As last-minute negotiations proved fruitless, the Chicago Teachers Union moved forward with a planned strike today leaving 350,000+ students without teachers — the city’s first teachers union strike since a 3-week walkout in 1987.
The CTU was offered a 16% pay raise implemented over four years, but the proposal was rejected. Union President Karen Lewis said that the salary upgrade wasn’t the main issue; health benefits, job security guarantees and reforms to the city’s teacher evaluation system remained as significant sticking points.
Chicago’s 26,000 teachers receive an average salary of ~$76,000 according to Chicago Public Schools. The median family income in Chicago is ~$47,000.
Some schools have remained open with administrators manning confused children and others providing free meals. Churches and community groups have also picked up the slack to provide relief for families struggling to adjust their schedules around the strike.
Chicago Mayor Rahm Emanuel responded aggressively, calling the labor action a “strike of choice” and the “wrong choice for our children.” At This Week in Education, Alexander Russo posted videos of both Emanuel and Lewis, both of whom have received criticism that their sides were eager to see a strike.
The strike also has national significance, as both President Obama and his Secretary of Education Arne Duncan — who was formerly Chief Executive Officer of Chicago Public Schools — call the city home.
White House spokesman Jay Carney said that President Obama has not commented on the strike, which drew criticism from political opponents such as Republican National Committee chair Reince Priebus, who pointed out on Twitter that today the President spoke about rapper Nicki Minaj’s lyrics, but not the Chicago teachers strike. Secretary Duncan’s office has also not yet released a statement.
The Washington Examiner’s Beltway Confidential sums up the White House’s reaction:
“It’s our view that the sides on this dispute in Chicago can and should work it out,” Carney said adding that “the interests of Chicago’s children that must be preeminent as they work it out.”
When asked by ABC’s Jake Tapper if it was fair to characterize the White House as “neutral” on the strike, Carney reiterated that the White House wasn’t choosing sides.”
Other unions have expressed support for the CTU, including the New York State United Teachers (NYSUT), who said:
“NYSUT stands united with the CTU as it fights for a just and fair outcome that meets the needs of Chicago’s teachers and staff as well as the students and communities they serve. We are monitoring the situation closely and (are) prepared to do whatever necessary to support our sisters and brothers in the CTU.”
“The American Federation of Teachers and our members across the country stand firmly with the CTU, and we will support its members in their efforts to secure a fair contract that will enable them to give their students the best opportunities.”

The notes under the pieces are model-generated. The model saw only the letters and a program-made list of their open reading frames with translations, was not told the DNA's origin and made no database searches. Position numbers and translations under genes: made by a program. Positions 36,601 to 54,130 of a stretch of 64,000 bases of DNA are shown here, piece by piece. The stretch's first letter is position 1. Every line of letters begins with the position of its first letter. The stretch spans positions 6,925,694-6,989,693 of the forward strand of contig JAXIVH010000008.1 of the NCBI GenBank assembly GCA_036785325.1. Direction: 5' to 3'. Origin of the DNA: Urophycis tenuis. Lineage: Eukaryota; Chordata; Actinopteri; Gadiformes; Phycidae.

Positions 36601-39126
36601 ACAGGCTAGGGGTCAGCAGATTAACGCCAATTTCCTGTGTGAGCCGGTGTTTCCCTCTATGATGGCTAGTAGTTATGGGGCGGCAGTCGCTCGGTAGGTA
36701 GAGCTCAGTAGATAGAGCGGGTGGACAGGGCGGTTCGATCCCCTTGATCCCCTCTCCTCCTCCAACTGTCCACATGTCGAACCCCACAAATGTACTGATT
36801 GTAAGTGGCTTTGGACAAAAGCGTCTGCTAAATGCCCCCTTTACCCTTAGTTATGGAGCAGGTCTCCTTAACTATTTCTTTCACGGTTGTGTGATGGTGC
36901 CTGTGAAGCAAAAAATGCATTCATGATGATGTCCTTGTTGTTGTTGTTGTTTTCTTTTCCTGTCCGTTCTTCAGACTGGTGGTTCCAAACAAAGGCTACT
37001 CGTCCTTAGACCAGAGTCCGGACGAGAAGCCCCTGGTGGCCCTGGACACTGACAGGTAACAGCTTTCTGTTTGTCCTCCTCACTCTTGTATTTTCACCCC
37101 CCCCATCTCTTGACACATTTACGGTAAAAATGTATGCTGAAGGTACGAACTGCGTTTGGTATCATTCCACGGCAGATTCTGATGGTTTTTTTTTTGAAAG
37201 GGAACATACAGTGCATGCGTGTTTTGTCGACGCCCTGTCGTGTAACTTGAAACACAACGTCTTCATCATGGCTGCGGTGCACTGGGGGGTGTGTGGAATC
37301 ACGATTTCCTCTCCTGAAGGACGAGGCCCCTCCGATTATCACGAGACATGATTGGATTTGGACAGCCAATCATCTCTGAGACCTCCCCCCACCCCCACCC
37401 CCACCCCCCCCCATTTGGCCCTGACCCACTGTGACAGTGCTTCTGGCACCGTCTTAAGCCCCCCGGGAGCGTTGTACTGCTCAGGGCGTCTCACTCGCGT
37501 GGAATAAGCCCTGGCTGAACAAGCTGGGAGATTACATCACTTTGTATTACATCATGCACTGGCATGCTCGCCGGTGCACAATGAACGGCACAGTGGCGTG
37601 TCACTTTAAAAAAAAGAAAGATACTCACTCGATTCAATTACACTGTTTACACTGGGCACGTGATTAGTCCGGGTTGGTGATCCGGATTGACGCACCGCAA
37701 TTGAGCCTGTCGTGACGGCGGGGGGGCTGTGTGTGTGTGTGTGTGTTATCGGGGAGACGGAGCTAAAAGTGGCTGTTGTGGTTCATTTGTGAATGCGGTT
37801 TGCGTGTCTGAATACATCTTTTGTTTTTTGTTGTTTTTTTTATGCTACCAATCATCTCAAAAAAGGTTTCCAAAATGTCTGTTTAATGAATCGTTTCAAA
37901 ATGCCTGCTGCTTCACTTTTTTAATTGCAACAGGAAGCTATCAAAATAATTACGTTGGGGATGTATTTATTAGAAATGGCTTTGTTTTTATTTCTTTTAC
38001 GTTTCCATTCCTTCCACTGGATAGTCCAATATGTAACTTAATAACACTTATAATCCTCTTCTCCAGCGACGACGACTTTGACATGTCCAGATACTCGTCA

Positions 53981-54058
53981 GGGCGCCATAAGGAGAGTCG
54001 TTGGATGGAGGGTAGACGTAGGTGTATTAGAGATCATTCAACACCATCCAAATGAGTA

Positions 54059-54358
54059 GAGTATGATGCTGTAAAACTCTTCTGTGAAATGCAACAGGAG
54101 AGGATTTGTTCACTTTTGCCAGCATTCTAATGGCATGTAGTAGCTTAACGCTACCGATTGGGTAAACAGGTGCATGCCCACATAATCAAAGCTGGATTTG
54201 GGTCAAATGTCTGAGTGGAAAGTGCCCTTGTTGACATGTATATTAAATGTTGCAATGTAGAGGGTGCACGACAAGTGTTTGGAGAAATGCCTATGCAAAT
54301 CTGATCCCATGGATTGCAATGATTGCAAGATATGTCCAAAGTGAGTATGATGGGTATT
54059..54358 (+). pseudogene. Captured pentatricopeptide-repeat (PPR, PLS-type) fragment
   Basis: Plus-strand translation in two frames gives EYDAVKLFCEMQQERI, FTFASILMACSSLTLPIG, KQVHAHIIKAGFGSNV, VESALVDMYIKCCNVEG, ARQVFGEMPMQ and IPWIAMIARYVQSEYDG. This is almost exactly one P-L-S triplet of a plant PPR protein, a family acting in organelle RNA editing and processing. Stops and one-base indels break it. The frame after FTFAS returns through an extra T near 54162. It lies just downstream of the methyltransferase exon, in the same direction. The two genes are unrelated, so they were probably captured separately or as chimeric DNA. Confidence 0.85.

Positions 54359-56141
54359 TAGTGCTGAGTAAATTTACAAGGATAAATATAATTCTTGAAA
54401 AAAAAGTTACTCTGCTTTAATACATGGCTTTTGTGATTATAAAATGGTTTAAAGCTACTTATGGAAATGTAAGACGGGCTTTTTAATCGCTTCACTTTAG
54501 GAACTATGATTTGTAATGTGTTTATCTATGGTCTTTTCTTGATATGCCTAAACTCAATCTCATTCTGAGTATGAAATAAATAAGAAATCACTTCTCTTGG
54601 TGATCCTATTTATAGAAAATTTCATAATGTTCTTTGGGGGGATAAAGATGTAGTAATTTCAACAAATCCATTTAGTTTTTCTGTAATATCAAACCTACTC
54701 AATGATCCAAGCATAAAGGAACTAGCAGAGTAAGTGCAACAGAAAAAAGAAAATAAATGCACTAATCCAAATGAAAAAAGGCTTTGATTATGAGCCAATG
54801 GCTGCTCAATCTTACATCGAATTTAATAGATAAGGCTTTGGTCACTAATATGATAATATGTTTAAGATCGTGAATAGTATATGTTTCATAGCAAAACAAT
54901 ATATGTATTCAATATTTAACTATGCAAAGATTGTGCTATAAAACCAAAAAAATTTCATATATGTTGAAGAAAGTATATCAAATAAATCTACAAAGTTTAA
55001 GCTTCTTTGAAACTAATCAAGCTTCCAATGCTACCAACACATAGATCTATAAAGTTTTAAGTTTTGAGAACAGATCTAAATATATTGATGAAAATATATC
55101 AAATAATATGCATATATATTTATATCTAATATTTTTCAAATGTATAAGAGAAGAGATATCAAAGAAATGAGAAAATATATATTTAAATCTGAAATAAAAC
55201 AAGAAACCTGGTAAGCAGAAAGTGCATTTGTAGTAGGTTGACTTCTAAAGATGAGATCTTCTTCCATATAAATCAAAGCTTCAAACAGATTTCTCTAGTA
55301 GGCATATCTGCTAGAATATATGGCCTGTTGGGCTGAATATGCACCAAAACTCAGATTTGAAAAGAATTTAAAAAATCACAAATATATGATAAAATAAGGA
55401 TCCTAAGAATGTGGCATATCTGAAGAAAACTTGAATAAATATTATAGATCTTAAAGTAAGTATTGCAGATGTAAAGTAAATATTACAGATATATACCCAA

Views from Around the Blogosphere
ChoiceMediaTV’s Education Reform Minute notes that private and charter schools are still in session.
Cristina Lamas and Alex Entz, students at Northwestern University, say that the union is focusing on the wrong issues — and kids and their families are paying the price.
Dave Murray of mlive.com wonders whether the friction over evaluations will cause serious issues in other areas — such as Michigan.
John Fund writing at National Review’s The Corner blog points out that 71 cents of every new dollar spent on education in Illinois for the last five years has gone to teacher retirement costs.
The Education Action Group noticed that when Los Angeles teachers tried to encourage union solidarity, they made a few basic mistakes.
Sabrina Stevens explains that the strike is about policies, not salaries:
“… as Chicago teachers strike today, they are doing so to promote the shared interests of the entire Chicago community. From the children who stand benefit from smaller classes, more arts programs, libraries, and social workers who can enrich their lives; to the community whose local economy would benefit from more working professionals who can pay for the things businesses sell– as well as the extra child care and other expenses many of those professionals will incur if they work a longer day; to the educators themselves, who stand to win both the fair pay and dignity they’re due for their hard work.”
The Progressive Change Campaign Committee PAC disputes the $76,000 average salary figure for Chicago educators; some commenters have pushed back.
BuzzFeed found 15 Chicago students who are happy to have a day off.
Andrew Rotherham at TIME says that negotiations ought to be made public.
The Chicago Tribune has continuing coverage of the strike, including updates on the teachers’ rally and march through Chicago.
UPDATE: As negotiations failed to advance through Monday, the strike will continue on Tuesday.